Are celebrities better than the average human?  My thoughts are a resounding no.  However, I’m in the minority.  The other night, I had the wonderful surprise of friends popping into the city to have dinner with me.  It was a ‘spur of the moment’ idea, so it was after 10:00pm before they arrived, parked the car and we hit the streets to figure out where we were going to dine.  Thai cuisine was the restaurant of choice that night.  Most of the restaurants in New York are small and more like having dinner as a community as opposed to a quiet dinner with friends.  So as my friend and I sat chatting and enjoying ourselves, we noticed a woman walk in alone and sit down at the table directly beside us.  Being that the restaurant is so small, it was as if she had sat at our table.

Have you ever noticed a person at a restaurant eating alone?  At the bar, it’s not as noticeable as at a table, where they look lonely and isolated.  Being that we are both from the Midwest originally, we can’t handle anyone looking alone and isolated, so my friend started talking to the woman.  Before long, the three of us were in what we thought was an innocent conversation.  We were asking the typical questions, “Do you live in New York?”—“Do you live in this area?”—you know what I’m talking about, just average questions.  It was by all accounts a normal conversation.  She stated that she not only lived in the area, but she named my building!  Being the naive New Yorker, and thinking maybe I had finally found a potential friend, I excitedly replied that is my building too and what floor did she live on.  That was when the conversation took a turn.  She looked at me as though I had three heads and replied she lived on the 14th floor.  No one lives on the 14th floor as those are the model apartments at this point.  I had no idea what had just transpired, except that this person did not live on the 14th floor.  I went back to eating my dinner as I was finished with the conversation.  My friend however, kept asking questions.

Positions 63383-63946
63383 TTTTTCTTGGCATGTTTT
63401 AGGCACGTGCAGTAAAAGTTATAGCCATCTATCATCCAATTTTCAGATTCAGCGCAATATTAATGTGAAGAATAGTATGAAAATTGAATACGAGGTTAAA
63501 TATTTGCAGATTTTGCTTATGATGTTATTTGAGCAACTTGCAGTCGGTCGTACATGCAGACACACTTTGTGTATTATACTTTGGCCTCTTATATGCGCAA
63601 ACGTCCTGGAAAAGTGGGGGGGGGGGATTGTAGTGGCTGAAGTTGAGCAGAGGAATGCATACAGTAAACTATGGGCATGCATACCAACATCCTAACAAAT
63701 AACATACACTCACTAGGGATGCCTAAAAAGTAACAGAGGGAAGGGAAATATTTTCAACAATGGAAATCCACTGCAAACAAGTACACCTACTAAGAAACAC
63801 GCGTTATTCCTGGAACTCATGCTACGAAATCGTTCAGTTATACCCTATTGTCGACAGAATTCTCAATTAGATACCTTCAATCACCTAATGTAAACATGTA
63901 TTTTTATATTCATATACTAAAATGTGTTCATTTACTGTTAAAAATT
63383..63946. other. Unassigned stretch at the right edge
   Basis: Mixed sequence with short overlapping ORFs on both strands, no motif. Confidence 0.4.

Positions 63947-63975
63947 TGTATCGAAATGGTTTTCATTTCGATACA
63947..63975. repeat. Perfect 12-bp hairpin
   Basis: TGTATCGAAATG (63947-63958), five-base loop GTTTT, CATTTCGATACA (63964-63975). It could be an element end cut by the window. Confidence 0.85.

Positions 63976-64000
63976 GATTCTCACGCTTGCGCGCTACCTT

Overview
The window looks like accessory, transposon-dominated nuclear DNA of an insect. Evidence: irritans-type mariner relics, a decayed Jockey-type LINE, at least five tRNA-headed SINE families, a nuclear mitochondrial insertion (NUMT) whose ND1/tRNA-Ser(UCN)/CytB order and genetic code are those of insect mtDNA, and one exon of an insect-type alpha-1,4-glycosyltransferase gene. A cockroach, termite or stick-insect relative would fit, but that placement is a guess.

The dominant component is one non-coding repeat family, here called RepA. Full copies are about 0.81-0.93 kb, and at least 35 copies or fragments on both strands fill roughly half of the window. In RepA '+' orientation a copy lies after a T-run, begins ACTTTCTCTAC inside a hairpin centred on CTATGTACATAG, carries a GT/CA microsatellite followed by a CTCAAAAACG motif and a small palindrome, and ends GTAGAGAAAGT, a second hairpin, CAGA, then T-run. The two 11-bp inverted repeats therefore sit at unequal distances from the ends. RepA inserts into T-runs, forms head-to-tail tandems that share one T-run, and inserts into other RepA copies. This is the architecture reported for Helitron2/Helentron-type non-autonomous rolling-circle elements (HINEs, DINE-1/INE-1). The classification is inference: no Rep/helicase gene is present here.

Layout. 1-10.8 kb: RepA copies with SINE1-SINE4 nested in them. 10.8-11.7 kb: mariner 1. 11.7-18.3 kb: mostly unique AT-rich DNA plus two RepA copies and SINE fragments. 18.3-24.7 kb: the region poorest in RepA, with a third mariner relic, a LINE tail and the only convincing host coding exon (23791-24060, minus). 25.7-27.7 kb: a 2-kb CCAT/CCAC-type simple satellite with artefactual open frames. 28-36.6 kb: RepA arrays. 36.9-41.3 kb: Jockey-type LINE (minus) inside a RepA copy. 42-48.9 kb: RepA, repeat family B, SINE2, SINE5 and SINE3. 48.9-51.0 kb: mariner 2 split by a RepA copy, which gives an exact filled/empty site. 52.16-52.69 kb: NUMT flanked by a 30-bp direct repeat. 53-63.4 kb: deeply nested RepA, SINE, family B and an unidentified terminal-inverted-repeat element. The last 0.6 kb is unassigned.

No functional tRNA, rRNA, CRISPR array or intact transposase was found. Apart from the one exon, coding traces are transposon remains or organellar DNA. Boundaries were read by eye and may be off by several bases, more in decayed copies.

I heard “What do you do for a living in New York?”  To which she replied, “I’m an actress!”  No one at my table had a clue who she was.  We looked at each other as if to say, “really?!”  The next question my friend asked, “Have you been in anything that we know?”  Although it was an innocent question, it was apparently an insult to this woman.  She immediately started shrieking at us, “you should know what I’ve been in, I’m a famous actress!”  I was apparently not having the reaction that she wanted, as she turned to me and stated, “you know who I am as you were trying to figure out how to stalk me!”  Excuse me? 

I looked up at her and asked how she came to the conclusion that I wanted to “stalk” her.  To which she immediately replied, “You asked what floor I lived on!”  Apparently in New York, if you happen to be speaking to someone that thinks they have celebrity status, and you ask them anything about where they reside, you’re stalking them.  That’s a handy bit of information to have! 

We rushed to finish our dinner and vacate the restaurant.  Only in New York could you be accosted by an “actress”. 

Three days later, I was sitting in the lobby finishing up a phone call before I entered into the elevator, when my eyes locked with a woman walking across the lobby in my direction.  It was the “actress”.  The one that was so famous no one knew who she was and still doesn’t.  She was in a mini sheath dress and stilettos.  As our eyes locked, she immediately developed an attitude and began to strut across the lobby.  As she walked by me, her heel caught on a decorative rug just before the door and she went flying to the floor.  Her arms flailing—shoe flying off—dress flying up—she hit the floor with a loud noise and landed at the feet of the doorman.  As she looked up at me I thought to myself, “You’re definitely famous now!”

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